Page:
CALLS are being made for Winchester City Council to slash its mileage rates after it was revealed the authority is paying almost 50 per cent more than the government recommended figure.

Staff are currently pocketing 65 pence per mile for work related journeys - 20 pence per mile more than the HMRC (Her Majesty’s Revenue and Customs) amount.

Winchester is one of only a handful of councils in Hampshire to offer above the 45 pence per mile rate.

The figure has shocked city councillor, Martin Tod, who has described the authority’s mileage rate as “absurd”.

The Liberal Democrat, who is also a county councillor, said: “I’ve never claimed mileage and I’m really shocked by this.

“At a time when so many services are being cut, to pay that much in mileage is beyond belief.

“If Hampshire County Council and Eastleigh think 45 pence per mile is right the I don’t see why Winchester can’t do the same.”

Despite the call to reduce the figure, Winchester City Council, who paid out £21,788 in mileage claims this year, says it is standing firm on its mileage rates.

A spokesperson said: “We have no plans to change our use of a nationally agreed figure.

“The council reimburses casual usage mileage at the national rate set by NJC (National Joint Council for local government services) as do many other local authorities.”

“NJC and HMRC differ on the actual cost of car usage. Staff will pay National Insurance contributions and be taxed on the difference where appropriate.”

The spokesperson added: “We keep all terms and conditions under review and any changes will always be part of a properly negotiated package which helps to ensure that we can recruit the people we need to provide city council services.”

According to data, released by the Taxpayers’ Alliance (TPA), New Forest District Council also currently reimburses its staff by 65 pence per mile.

Southampton City Council, Test Valley Borough Council and Eastleigh Borough Council all pay the recommended 45 pence per mile, according to the pressure group.

Meanwhile, Hampshire County Council says it pays the HMRC recommended rate.

The figures come as part of a drive by the TPA to get local authorities across the country to reduce their mileage rates.

John O’Connell, chief executive of the TaxPayers’ Alliance, said: “Driving is extremely expensive in Britain thanks to sky-high rates of fuel duty and vehicle excise duty, but there’s no excuse for councils to pay more than HMRC’s approved rate for mileage.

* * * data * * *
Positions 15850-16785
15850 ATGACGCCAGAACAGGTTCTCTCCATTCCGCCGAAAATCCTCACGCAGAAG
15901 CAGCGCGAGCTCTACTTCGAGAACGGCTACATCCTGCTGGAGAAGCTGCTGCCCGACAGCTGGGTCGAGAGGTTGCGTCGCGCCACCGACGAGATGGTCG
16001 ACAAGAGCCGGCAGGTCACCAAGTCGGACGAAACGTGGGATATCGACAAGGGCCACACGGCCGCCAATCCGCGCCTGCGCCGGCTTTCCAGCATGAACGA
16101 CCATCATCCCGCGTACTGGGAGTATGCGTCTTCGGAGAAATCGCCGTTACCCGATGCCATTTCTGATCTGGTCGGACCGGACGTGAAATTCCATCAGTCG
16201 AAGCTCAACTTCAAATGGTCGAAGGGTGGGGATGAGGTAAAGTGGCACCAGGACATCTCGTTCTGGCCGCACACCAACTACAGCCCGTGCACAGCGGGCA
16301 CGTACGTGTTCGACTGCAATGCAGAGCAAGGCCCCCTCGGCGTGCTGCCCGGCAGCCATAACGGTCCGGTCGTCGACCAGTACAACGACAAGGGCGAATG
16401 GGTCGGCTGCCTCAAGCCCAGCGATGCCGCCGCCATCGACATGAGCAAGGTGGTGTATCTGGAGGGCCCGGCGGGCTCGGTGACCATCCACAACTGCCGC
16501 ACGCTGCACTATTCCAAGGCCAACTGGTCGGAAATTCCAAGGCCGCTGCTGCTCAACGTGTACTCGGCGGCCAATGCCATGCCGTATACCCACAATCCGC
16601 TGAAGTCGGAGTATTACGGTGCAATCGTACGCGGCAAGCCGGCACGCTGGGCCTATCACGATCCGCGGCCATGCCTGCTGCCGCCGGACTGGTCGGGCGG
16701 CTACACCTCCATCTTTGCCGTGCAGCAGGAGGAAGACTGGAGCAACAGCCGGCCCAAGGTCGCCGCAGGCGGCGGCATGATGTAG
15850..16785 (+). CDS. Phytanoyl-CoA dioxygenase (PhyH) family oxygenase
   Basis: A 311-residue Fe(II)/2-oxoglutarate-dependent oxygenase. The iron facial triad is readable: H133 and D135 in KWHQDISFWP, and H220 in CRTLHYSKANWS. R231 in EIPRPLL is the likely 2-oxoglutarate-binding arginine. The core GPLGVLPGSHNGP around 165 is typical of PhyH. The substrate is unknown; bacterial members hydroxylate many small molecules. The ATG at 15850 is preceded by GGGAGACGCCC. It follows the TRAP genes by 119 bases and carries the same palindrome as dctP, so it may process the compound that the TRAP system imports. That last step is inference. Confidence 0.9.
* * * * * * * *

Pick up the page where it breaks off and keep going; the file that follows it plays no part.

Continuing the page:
“It’s simply not credible for local authorities to plead poverty and raise council tax while paying over the odds for basic expenses, especially when the government has been telling them to rein in these payments for the past five years.

“Councils must continue to root out wasteful spending like this so that they can deliver tax cuts for hard-pressed residents.”

According to the TPA, £223 million in mileage allowance payments were made to council employees across the country in 2016-17.

The biggest spender in Hampshire was the county council, who paid out more than £5million in mileage claims this year.

Hampshire County Council’s executive member for human resources, councillor Stephen Reid, said: “Hampshire is the third largest county council in the country; it is 85 per cent rural in nature and employs around 12,000 staff excluding schools.

“Our mileage rates reimburse staff for using their private vehicles for County business, at the HMRC rate of 45p per mile.

“The rate then reduces to 25p over 10,000 miles.

“Our staff clock up thousands of miles every year serving the Hampshire community, delivering important frontline services to 1.3 million residents.

“Reducing the overall cost of mileage is best achieved by the use of new technology to support flexible, mobile and home working – an approach we are progressing as part of our ongoing work to make economies within the county council.”